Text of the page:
Phylogenetics of the Chamaesyce clade (Euphorbia, Euphorbiaceae): Reticulate evolution and long-distance dispersal in a prominent C4 lineage

Ya Yang, Paul E. Berry

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51 Scopus citations

Abstract

Premise of the study: The Chamaesyce clade of Euphorbia is the largest lineage of C 4 plants among the eudicots, with 350 species including both narrow endemics and cosmopolitan weeds. We sampled this group worldwide to address questions about subclade relationships, the origin of C 4 photosynthesis, the evolution of weeds, and the role of hybridization and longdistance dispersal in the diversification of the group.Methods: Two nuclear (ITS and exon 9 of EMB2765) and three chloroplast markers (matK, rpl16, and trnL-F) were sequenced for 138 ingroup and six outgroup species. Exon 9 of EMB2765 was cloned in accessions with > 1% superimposed peaks.Key results: The Chamaesyce clade is monophyletic and consists of three major subclades [1(2,3)]: (1) the Acuta clade, containing three North American species with C 3 photosynthesis and C 3 -C 4 intermediates; (2) the Peplis clade, mostly North American and entirely C 4; and (3) the Hypericifolia clade, all C 4, with both New World and Old World groups. Incongruence between chloroplast and ITS phylogenies and divergent cloned copies of EMB2765 exon 9 suggest extensive hybridization, especially in the Hawaiian Islands radiation.Conclusions: The Chamaesyce clade originated in warm, arid areas of North America, where it evolved C 4 photosynthesis. From there, it diversified globally with extensive reticulate evolution and frequent long-distance dispersals. Although many species are weedy, there are numerous local adaptations to specific substrates and regional or island radiations, which have contributed to the great diversity of this group.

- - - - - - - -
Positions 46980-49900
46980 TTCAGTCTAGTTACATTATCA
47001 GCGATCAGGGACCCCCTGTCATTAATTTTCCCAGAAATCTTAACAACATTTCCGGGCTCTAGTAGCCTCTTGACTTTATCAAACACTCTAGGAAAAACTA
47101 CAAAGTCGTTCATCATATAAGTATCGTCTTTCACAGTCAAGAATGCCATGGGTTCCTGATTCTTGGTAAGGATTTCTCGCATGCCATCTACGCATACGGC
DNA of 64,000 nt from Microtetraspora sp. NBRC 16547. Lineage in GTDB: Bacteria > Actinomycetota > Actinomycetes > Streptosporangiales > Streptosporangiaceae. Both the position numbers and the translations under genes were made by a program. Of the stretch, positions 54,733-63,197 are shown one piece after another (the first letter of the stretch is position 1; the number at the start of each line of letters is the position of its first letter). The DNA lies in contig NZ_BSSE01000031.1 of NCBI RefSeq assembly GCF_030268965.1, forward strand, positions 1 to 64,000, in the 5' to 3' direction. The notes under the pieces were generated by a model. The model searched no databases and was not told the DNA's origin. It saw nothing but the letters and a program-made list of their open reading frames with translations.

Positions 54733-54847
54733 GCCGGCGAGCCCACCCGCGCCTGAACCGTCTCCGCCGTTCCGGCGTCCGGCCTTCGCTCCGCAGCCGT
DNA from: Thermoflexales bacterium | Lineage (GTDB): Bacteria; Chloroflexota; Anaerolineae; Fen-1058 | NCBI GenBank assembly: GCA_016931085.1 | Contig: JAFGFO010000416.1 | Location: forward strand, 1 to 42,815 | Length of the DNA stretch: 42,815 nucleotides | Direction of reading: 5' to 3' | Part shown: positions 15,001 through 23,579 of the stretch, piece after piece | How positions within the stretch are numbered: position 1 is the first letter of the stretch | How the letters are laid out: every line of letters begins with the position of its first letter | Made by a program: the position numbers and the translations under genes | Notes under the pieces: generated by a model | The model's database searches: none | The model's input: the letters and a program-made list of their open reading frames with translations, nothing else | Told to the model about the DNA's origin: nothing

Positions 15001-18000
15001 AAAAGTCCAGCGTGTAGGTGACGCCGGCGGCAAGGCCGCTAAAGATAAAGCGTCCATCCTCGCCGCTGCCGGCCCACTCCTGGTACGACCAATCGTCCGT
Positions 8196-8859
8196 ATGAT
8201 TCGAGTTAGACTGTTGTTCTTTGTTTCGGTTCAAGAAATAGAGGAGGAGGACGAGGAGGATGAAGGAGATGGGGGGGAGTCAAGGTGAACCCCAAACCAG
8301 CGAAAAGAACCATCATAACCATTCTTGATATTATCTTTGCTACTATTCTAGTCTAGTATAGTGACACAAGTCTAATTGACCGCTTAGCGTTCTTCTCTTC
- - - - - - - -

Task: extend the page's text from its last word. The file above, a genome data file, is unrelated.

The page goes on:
Original languageEnglish (US)
Pages (from-to)1486-1503
Number of pages18
JournalAmerican journal of botany
Volume98
Issue number9
DOIs
StatePublished - Sep 2011

Keywords

  • C photosynthesis; Chamaesyce; Euphorbia; Hawaiian Islands; long-distance dispersal; low-copy nuclear marker; reticulate evolution; short chloroplast genome inversion; weeds

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